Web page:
Lighter platforms can turn out to be effective means for reconnaissance missions and provide continuous support to the forces. The combat radius of the aircraft is desired to be around the 1000 km circle from its base of operation, the aircraft is also desired to have a very less reaction time and the aircraft is believed to enjoy a very high QRA thus providing the support to the forces when it is crucial.

       The LCA Tejas is a multirole light fighter powered by a single engine capable of accommodating a single crew. The LCA is a supersonic fighter developed by the state owned HAL. Tejas is a product of the LCA program that was conceived in 1969 by the Indian government, for better management of this program the Aeronautical Development Agency (ADA) which was formed after the merger of over 100 defence labs, industrial organizations and various other eminent institutions which would guide HAL in the making of this indigenously developed jet. 

  The project was to be developed indigenously developed and the government expected about 70% of the components in LCA to be manufactured in India and the dependence on imported components used to be progressively reduced in the coming years.     

      The design for the LCA was completed by 1990 and was designed as a small tailless delta winged aircraft with relaxed static stability and modern control configurations that could provide a very high degree of maneuverability to the aircraft.

    Dassault aviation of France was selected as the consultant for the project and would manage the projects progress and would also provide assistance to India. The first phase of the project was started in 1993 and concentrated on the designing, development and testing of two technology aircraft. The aircraft finally took to skies by January 2001 promising India of an indigenously developed jet.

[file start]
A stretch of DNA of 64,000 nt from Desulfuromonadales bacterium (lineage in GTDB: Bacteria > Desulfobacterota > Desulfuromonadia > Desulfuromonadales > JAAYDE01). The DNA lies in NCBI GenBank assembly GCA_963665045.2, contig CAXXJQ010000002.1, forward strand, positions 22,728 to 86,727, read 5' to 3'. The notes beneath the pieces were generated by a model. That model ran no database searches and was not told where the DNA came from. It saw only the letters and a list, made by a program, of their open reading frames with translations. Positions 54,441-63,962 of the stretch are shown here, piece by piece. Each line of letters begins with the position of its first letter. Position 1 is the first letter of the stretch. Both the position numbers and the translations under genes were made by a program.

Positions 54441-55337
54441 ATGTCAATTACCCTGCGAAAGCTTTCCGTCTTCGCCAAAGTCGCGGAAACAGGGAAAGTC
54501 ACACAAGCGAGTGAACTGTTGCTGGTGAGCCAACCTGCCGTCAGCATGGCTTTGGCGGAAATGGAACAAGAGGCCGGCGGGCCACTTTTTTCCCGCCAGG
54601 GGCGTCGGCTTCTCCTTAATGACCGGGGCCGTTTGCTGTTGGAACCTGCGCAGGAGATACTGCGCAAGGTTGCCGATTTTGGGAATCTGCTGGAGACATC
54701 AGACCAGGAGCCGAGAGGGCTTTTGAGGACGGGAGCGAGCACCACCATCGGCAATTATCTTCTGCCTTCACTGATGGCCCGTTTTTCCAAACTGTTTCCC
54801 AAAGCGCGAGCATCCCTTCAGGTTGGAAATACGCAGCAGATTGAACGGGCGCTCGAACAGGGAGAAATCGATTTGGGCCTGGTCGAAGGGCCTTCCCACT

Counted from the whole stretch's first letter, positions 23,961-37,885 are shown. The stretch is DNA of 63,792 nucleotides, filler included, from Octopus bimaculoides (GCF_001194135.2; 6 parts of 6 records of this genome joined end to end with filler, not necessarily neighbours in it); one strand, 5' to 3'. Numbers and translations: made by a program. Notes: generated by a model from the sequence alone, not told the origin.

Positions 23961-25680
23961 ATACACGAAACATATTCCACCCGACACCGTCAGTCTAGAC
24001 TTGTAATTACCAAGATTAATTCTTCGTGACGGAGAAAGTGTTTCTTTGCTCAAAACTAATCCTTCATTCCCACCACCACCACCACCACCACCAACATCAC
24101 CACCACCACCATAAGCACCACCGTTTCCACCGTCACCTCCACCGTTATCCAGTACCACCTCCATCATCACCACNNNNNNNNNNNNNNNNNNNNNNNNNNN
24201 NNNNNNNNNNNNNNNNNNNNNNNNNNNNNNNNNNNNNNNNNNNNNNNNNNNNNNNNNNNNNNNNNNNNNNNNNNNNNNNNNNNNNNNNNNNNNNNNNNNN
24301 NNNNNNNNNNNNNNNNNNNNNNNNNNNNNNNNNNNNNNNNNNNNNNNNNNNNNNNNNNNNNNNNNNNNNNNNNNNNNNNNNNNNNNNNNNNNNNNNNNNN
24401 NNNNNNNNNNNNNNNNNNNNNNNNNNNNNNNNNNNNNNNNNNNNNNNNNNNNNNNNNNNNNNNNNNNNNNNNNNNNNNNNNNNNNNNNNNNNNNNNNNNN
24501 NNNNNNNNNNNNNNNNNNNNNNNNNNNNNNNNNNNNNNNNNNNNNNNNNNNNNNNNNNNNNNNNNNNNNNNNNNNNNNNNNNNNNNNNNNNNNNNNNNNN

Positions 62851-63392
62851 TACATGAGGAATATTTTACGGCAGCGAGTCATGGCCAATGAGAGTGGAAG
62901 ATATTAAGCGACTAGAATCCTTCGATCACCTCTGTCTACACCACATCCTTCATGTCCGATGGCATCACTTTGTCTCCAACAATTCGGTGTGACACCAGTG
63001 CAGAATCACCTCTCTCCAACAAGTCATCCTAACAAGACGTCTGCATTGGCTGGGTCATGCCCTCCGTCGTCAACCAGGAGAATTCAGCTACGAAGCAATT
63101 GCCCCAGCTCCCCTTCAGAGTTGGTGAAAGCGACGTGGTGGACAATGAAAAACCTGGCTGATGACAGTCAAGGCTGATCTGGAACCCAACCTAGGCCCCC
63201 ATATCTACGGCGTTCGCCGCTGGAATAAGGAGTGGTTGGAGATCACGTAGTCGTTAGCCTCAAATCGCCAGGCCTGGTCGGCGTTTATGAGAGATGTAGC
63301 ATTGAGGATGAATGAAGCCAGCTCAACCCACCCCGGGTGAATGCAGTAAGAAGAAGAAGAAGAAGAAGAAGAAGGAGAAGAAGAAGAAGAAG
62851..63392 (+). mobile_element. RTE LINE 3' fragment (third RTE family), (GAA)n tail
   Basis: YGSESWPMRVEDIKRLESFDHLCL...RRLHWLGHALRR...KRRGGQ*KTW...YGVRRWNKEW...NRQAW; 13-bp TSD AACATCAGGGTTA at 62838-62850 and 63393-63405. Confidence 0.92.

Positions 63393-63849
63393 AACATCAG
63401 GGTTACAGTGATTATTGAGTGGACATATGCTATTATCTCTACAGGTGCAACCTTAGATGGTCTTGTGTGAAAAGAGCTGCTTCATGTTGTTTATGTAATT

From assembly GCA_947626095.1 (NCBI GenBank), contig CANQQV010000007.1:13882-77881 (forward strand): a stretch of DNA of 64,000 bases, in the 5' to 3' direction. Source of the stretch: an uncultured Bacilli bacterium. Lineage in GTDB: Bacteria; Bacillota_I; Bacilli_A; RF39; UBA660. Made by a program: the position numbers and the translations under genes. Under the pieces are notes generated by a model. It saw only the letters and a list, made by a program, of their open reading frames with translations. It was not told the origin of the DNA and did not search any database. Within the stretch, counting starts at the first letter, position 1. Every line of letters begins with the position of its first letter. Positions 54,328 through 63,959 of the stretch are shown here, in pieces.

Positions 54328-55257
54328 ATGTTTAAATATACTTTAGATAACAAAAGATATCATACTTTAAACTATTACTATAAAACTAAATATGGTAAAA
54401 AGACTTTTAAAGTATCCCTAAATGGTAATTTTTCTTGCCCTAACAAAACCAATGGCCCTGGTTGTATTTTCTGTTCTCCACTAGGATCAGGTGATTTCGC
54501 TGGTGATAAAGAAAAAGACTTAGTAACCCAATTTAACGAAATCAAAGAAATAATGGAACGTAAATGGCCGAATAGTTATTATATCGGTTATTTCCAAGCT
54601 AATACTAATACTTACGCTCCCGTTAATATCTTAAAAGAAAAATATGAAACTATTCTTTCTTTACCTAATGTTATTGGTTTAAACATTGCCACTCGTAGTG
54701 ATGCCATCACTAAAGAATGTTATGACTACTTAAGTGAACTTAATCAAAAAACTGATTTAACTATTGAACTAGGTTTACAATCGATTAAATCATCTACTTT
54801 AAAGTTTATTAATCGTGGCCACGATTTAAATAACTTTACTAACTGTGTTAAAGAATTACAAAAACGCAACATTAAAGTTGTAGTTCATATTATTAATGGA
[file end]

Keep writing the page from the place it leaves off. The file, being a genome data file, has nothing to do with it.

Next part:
The second phase was started around November 2003 and would be the last stage in which prototype aircraft would take to skies and would be very technically advanced products which would incorporate the developed anomalies that were witnessed in the first prototype. The project after being delayed for long has now materialized and has enjoyed a good track record. 

      HAL has for now build various prototype that have evolved to a very technical advanced product, each new prototype has adapted battle deciding technologies. On 25th April of 2007 after a glorifying ceremony the first limited series production aircraft coded LSP-1 completed its first flight in Bangalore. 

      Extensive trials aboard this aircraft were carried out checking the reliability of the aircraft. The navy version also took to skies in 2010 paving the way for a naval version of the Tejas.  In 2010 LCA project had a major leap with four more LSP taking to skies and were awarded the crucial IOC.  

     Tejas received its all crucial IOC-II by the end of 2014. With various tests being conducted throughout India involving the weapons system, sensors, propulsion units and various other subsystems the aircraft is expected to handed over its FOC (Final Operation Clearance) by the end of this year. 

LCA Tejas in a Air to Air Config

Multirole Payload

 Editor Karthik Kakoor